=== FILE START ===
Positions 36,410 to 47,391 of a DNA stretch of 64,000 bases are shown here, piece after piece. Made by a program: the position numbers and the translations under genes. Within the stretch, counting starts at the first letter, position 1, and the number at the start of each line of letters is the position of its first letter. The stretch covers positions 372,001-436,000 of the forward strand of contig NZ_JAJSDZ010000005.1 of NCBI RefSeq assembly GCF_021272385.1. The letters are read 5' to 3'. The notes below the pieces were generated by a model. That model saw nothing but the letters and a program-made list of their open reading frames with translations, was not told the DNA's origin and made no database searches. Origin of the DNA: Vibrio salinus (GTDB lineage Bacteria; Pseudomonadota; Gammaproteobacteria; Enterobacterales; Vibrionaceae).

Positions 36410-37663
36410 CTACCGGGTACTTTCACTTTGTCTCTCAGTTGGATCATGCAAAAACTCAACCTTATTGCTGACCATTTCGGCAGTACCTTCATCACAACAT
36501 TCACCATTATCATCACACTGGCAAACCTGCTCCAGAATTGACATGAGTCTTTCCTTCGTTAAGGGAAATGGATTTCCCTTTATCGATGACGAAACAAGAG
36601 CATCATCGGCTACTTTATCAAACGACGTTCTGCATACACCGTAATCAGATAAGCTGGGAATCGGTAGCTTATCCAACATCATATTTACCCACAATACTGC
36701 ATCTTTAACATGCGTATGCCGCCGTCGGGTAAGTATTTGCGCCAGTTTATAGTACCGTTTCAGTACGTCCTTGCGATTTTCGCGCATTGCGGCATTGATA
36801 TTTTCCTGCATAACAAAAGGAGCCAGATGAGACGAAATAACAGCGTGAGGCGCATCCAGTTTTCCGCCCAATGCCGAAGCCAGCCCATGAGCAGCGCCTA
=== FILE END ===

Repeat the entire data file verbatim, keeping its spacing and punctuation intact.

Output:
Positions 36,410 to 47,391 of a DNA stretch of 64,000 bases are shown here, piece after piece. Made by a program: the position numbers and the translations under genes. Within the stretch, counting starts at the first letter, position 1, and the number at the start of each line of letters is the position of its first letter. The stretch covers positions 372,001-436,000 of the forward strand of contig NZ_JAJSDZ010000005.1 of NCBI RefSeq assembly GCF_021272385.1. The letters are read 5' to 3'. The notes below the pieces were generated by a model. That model saw nothing but the letters and a program-made list of their open reading frames with translations, was not told the DNA's origin and made no database searches. Origin of the DNA: Vibrio salinus (GTDB lineage Bacteria; Pseudomonadota; Gammaproteobacteria; Enterobacterales; Vibrionaceae).

Positions 36410-37663
36410 CTACCGGGTACTTTCACTTTGTCTCTCAGTTGGATCATGCAAAAACTCAACCTTATTGCTGACCATTTCGGCAGTACCTTCATCACAACAT
36501 TCACCATTATCATCACACTGGCAAACCTGCTCCAGAATTGACATGAGTCTTTCCTTCGTTAAGGGAAATGGATTTCCCTTTATCGATGACGAAACAAGAG
36601 CATCATCGGCTACTTTATCAAACGACGTTCTGCATACACCGTAATCAGATAAGCTGGGAATCGGTAGCTTATCCAACATCATATTTACCCACAATACTGC
36701 ATCTTTAACATGCGTATGCCGCCGTCGGGTAAGTATTTGCGCCAGTTTATAGTACCGTTTCAGTACGTCCTTGCGATTTTCGCGCATTGCGGCATTGATA
36801 TTTTCCTGCATAACAAAAGGAGCCAGATGAGACGAAATAACAGCGTGAGGCGCATCCAGTTTTCCGCCCAATGCCGAAGCCAGCCCATGAGCAGCGCCTA